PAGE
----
Star of 'A Sugar & Spice Holiday', actress Jacky Lai.

Jacky Lai of 'A Sugar & Spice Holiday' on Her Family's Asian-Canadian Christmas Traditions

Canadian actress Jacky Lai leads the cast of A Sugar & Spice Holiday, Lifetime's first movie to focus on an Asian American family. And there's a trio of Asian women guiding matters behind the scenes as well: director Jennifer Liao, writer Eirene Donohue and casting director Judy JK Lee. Veteran actor Tzi Ma co-stars.

The movie has sights set on your sweet tooth: It follows Lai's Suzie Young, a rising L.A. architect who returns home for Christmas and is caught up in a baking competition alongside high school pal, Billy (Tony Giroux). Billy is still the same old mischief-maker, but also a generous community volunteer and…well, geez, those dimples.

Lai, who heads home to her native Toronto on the holidays, spoke with about her family's Christmas traditions and offered smart advice on how, precisely, one should begin eating a gingerbread house.

A Sugar & Spice Holiday premieres Sunday, December 13 at 8/7c on Lifetime. [Watch a Preview.]

One of the fun elements in the movie is that Suzie stops as each character is introduced and characterizes them as a type of cookie. Billy, her old friend, is a jelly doughnut: 'Messy, sweet and full of surprises.' What kind of cookie best matches your personality?

Melted caramel is my favorite flavor in life, so I would be a warm caramel chocolate cookie—comforting and sweet, but with just a little dash of salt.

Is there something special to an Asian-Canadian Christmas tradition that perhaps isn't part of the way other cultures celebrate?

There always ends up being a karaoke session at every Christmas party, or at New Year's, birthdays…somehow, they always end in karaoke. I think that's very common and unique to Asian families.

This begs a couple of questions: Are you a good singer? And what are your go-to tracks?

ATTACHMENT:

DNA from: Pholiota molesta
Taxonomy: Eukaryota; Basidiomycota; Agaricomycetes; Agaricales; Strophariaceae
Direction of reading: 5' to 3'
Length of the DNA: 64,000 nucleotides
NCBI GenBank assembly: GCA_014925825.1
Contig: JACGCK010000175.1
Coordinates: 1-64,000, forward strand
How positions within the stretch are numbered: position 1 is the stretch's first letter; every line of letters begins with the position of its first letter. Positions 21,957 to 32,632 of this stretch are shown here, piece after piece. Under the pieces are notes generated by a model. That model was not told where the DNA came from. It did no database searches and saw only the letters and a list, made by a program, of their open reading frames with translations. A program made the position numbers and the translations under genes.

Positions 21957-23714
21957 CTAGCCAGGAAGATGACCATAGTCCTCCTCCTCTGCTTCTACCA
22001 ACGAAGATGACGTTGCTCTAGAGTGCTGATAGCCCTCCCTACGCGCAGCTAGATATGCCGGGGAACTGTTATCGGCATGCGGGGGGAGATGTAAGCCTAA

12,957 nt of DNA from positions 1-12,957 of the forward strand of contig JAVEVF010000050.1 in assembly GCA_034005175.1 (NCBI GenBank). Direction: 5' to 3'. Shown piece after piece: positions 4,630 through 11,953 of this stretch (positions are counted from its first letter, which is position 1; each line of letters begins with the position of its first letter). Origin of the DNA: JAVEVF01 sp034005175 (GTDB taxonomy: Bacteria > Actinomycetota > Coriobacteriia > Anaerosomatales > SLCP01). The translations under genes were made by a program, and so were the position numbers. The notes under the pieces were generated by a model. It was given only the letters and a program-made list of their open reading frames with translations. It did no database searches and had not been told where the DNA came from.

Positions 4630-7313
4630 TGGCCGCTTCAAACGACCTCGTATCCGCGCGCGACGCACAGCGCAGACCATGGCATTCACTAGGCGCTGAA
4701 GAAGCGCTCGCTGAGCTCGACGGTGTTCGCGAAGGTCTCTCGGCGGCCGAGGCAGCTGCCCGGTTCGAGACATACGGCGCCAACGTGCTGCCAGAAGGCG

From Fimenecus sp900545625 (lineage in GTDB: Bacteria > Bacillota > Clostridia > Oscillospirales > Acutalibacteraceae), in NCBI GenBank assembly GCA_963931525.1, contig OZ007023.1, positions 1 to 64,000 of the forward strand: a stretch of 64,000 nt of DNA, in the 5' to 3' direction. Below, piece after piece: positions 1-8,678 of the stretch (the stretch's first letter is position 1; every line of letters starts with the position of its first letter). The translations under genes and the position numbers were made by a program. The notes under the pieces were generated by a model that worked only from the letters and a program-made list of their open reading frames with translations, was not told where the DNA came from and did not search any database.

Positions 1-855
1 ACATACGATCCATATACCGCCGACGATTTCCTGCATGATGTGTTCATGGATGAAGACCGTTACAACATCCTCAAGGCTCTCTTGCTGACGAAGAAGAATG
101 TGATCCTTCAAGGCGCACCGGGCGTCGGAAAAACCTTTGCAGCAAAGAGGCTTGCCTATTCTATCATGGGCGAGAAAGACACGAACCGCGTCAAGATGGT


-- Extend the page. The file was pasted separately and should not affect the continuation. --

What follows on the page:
I'm terrible. It's so nerve-racking… But at home, if I'm having fun, it always goes back the Spice Girls or the Backstreet Boys.

Suzie and Billy have a charming karaoke duet in the movie. Was that actually you singing?

Yeah. That… that…(Sighs). How do you think it turned out?

It improved as you went along! Suzie…well, she's not as good a singer as she is an architect, right? We kind of cringe at first, but by the end of the song, she's impressed everyone.

Right. That was very real. The better parts took a lot of work!

Early on, Suzie is talking with a coworker at her architecture firm and he stumbles onto thin ice asking about Suzie's holiday plans: 'I didn't know if they celebrated Christmas where you're from,' he says. And Suzie replies: 'I'm from Maine.' Have you ever had an experience like that?

In terms of holiday celebrations, no. I feel like I've been asked [how I celebrate] more with curiosity, as opposed to ignorance or judgment. Of course, I've had many situations where I've been approached with ignorance or racism, but in terms of holiday celebrations? No. I think with the holidays, people are just curious.

You were raised in Toronto and that's still home base. What are the holidays like for you now—karaoke aside? Is it a big family time?

We actually started celebrating Christmas later, I think when I was around 12, because we're immigrants. I came here when I was 5 or 6, from Vietnam. I think I was the first to initiate the gift-giving, and kind of 'introduced' my family to Christmas. I just bought whatever I could afford and wrapped it up.

It took us awhile to get into the rhythm. And now it's a whole thing. Everyone gathers at my family's house. The past few years, my parents hired a Mr. and Mrs. Claus. A couple dresses up and they go around town and they do it for a few families. All the adults meet in the garage and they stuff the presents into a bag, and then Mr. and Mrs. Claus knock on the door and distribute gifts to all of the kids.

That's awesome—but you're an adult. Does that mean you don't get a gift?

I still sit on Santa's lap and ask for something.

Suzie learned how to make gingerbread houses from her late grandma, a strong presence in the movie who dispenses advice with a quirky twist: 'Teach someone to fish, and they will stink. But teach someone to bake and they'll have a sweet life.' Could you make a gingerbread house?

Not at all. To this day, I don't think I've ever fully built a gingerbread house. I YouTubed some videos, and it's insane how creative and extravagant these houses are. They're like castles. Some of them are two, three stories.

Plus, where would you even start eating?

Oh, the icing.

Suzie is an overachiever who never stops to rest. Billy urges her to try and find the joy in the everyday. What traits do you share with Suzie? And how are you most different?

We share a lot of love and respect for family. And I have her drive. But in terms of differences, she's a lot more methodical. She's a big planner, strict with her goals. I can be a lot more go-with-the-flow. I'm more comfortable with uncertainty than Suzie is.

There are so many baking puns in the movie. Did you have a favorite?

There's a moment when Billy tells me I need to have more fun, and I say: 'OK, I'll try.' And then he says: 'There is no try. There is only dough.’ We improvised that. It was so dorky. I loved that scene!

Explore more holiday movies on It's a Wonderful Lifetime.